Sunday, 2 June 2013

Walking to Malaysia

It was a simple enough task. 

Upon exiting the Woodlands checkpoint in Singapore, get on the bus (which we had used to arrive just hours earlier) and take the 15 minute drive to the Malaysian checkpoint in Johor Bahru. 

It was 11pm.

So we exited.  

There was a waiting bay for mini-buses. 

And there were signs for Coaches & JB pointing straight ahead. 

So we followed the signs.

Down some stairs. 

Into a creepy, dark alley. 

Me: O.O

Friend: See, this is how Singapore treats Malaysia…

I was genuinely waiting for a man with a knife to jump out.

But he didn't. 

We came out of the creepy tunnel, alive.

No bus stop. 

Just Causeway. 

Us: :S

We looked back - perhaps because it was so much brighter on that side, looking down there it was pitch black.  

The creepy tunnel was no longer creepy tunnel but DEATH tunnel. 

Any sensible girl - no, any person - would steer WELL clear of that. 

Friend: Maybe the bus stop is a bit further on?

We stood…unsure. 

And a bit lazy. 

Looked back into the tunnel. 

And there emerged a boy, about 18, his white polo shirt glowing out of the darkness. 

He walked past us, really fast, and onto the Causeway. 


Friend: Lets go and see..?

Me: Ok.

There's a pavement. 

We follow it, and the boy, around the corner and see the few km of road stretching ahead, cars, bikes and buses rushing past in both directions. 

No sign of a bus stop. 

But we're still walking...

Me: So…are we walking to JB?

Friend: :|

Me: :|


That is exactly what is happening.

We just kept walking. 

Cos there was a pavement AND a boy, so it must be fine. 

And what fun?! 

Who knew you could do this?

We found the "0" marker - exactly on the border!!

Wah. So cool. 

[Singapore behind me, Malaysia ahead...]

So it was all quite jolly until the last 1km. 

When suddenly the pavement stopped. 

There was a big wire fence and there was road. 

Me: :O

Friend: :O

Me: But the boy? How did..? Where..?

Suddenly realising we lost him after taking all our photos, perhaps we should have followed him more closely.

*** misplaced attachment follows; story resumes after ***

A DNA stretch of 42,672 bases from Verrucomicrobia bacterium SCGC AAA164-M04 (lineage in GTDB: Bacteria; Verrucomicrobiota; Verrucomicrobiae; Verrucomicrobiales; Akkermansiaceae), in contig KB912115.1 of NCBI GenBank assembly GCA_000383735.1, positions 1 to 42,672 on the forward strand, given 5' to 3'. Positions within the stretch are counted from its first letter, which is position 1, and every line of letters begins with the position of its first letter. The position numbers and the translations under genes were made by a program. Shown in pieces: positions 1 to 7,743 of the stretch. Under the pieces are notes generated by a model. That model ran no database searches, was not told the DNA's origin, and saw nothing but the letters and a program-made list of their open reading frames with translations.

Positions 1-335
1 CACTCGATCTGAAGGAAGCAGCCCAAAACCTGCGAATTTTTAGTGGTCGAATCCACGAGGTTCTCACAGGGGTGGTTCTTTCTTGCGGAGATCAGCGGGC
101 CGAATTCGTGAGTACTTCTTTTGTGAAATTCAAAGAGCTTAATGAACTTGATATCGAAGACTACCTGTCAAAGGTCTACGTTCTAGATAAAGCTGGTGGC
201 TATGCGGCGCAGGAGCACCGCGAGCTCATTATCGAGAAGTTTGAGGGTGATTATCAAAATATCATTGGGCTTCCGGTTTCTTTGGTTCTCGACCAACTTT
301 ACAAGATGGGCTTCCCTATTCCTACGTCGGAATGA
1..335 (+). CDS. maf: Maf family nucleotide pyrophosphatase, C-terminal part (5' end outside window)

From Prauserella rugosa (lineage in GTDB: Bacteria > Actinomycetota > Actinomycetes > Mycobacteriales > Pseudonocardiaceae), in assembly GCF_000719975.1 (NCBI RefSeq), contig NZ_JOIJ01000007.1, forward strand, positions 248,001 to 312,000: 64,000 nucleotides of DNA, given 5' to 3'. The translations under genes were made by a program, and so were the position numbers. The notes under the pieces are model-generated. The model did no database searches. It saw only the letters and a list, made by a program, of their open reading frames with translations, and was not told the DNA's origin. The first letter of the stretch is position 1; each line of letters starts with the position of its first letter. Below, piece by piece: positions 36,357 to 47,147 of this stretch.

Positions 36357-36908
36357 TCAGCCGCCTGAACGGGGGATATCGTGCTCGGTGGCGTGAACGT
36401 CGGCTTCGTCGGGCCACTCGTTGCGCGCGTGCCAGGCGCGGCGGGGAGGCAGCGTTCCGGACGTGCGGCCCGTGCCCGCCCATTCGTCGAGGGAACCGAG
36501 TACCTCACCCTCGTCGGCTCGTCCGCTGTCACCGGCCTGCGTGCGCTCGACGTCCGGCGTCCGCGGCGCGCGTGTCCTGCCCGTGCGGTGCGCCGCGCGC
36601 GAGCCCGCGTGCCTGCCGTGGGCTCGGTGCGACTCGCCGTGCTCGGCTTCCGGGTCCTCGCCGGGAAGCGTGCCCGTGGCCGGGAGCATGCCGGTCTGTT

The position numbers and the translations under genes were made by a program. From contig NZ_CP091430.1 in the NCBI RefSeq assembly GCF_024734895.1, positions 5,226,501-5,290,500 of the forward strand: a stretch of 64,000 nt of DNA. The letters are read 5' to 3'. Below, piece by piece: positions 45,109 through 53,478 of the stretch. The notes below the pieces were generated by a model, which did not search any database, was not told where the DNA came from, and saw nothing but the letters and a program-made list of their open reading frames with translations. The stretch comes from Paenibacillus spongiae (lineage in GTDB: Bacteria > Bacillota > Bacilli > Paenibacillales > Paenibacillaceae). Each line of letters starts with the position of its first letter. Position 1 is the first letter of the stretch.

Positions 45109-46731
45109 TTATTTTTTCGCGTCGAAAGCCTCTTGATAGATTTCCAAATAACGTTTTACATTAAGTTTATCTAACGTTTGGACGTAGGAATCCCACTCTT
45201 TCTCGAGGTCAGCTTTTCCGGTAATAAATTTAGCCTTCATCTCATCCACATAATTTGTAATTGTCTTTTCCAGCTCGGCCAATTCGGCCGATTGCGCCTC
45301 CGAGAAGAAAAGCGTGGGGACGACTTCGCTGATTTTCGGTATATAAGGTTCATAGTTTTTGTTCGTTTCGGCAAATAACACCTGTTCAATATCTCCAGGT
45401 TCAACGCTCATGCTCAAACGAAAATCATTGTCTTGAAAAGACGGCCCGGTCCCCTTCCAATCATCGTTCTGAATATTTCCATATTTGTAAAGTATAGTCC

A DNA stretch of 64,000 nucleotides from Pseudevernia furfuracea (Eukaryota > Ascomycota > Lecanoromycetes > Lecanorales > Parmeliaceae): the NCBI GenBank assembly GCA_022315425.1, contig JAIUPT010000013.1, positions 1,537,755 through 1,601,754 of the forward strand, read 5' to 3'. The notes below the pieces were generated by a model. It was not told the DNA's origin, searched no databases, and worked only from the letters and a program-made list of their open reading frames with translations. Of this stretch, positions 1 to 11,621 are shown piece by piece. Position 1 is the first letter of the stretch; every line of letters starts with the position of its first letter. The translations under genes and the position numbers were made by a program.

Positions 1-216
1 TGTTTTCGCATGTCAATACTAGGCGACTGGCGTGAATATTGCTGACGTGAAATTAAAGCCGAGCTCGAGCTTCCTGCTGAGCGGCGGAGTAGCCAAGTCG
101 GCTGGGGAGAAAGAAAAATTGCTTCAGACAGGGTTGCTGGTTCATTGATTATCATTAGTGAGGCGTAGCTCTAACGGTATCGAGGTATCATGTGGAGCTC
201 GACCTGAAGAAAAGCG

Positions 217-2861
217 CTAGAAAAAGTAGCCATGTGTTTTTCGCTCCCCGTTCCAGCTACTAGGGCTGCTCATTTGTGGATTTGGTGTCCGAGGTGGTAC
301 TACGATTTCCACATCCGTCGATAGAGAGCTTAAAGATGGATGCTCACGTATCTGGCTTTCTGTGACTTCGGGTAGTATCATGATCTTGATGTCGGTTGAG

: /

Now imagine - if we were unwilling to turn back at the edge of the tunnel, how about now - walking so many km AND the tunnel??

We looked up and down the Causeway for a while, helpless. 

Friend: The edge of the bike lane. Let's go. 

Me: :|

This part was not so much fun. 

But we managed not to get hit by anyone.

And at last, we reached the glorious, glorious immigration building.


Me: How normal do you think this is, on a scale of 1 to 10?

Friend: Um, minus 5??

Me: Oh...

We walked past a room with a polis man sitting inside, who watched us walk by. 

Kept going, looking for someone to tell us what to do next, I suppose. 

From above we heard shouting. 

It was two polis men on a balcony, gesturing behind us. 

We turned. 

The sitting polis man had stepped out of his room and was standing with his hands on his hips, his face a curious mix of rage and wonder.

Delayed reaction.

Polis: Where you're going??

Me: Um…Malaysia?

Polis: Hah?!

Obviously, right...

Me: : /


At this point he turned his rage from the obviously clueless mat salleh to my Malaysian friend, shooting a tirade of questions at her in Malay, including things like, what are you doing? How did you get here? You cannot simply walk into Malaysia! How about your passport? Where are you going to get a chop? Enter Malaysia without chop then you are entering illegally, what are you doing????

The best part was when, although she was answering FANTASTICALLY about our useless innocence and naivety, he still looked mad.

Me: Tell him about the boy!

Friend: Ah! Ada orang lain, dia pun jalan! Kita ikut dia. 

Polis: Di mana sekarang dia?

Friend: Er…saya tak tau. Dia hilang. 

Polis: Hilang?!?


Quickly change the subject.

Eventually he realised we were just silly and told us we couldn't use the bike entry lane but we had to go back and use the car entry lane. 

Which doesn't really make any sense. 

So we had to walk a few hundred meters the WRONG way down the bike lane, which was by far the most dangerous part of the journey.


Then another polis officer saw us, asked us very similar questions, looked equally confused, but then moved barriers and stopped cars to allow us safely into the building.

He pointed us up some stairs where we joined all the bus passengers who'd just (happily) got off their buses. 

Not really a big deal then, what?

That's all we were looking for - it's not as if we were TRYING to walk into Malaysia without a stamp. 

Because if we wanted to do that, we could have easily jumped into the sea or climbed over the wire fence…


So we got our passports stamped and there we were. 

Safely and legally back in Malaysia. 


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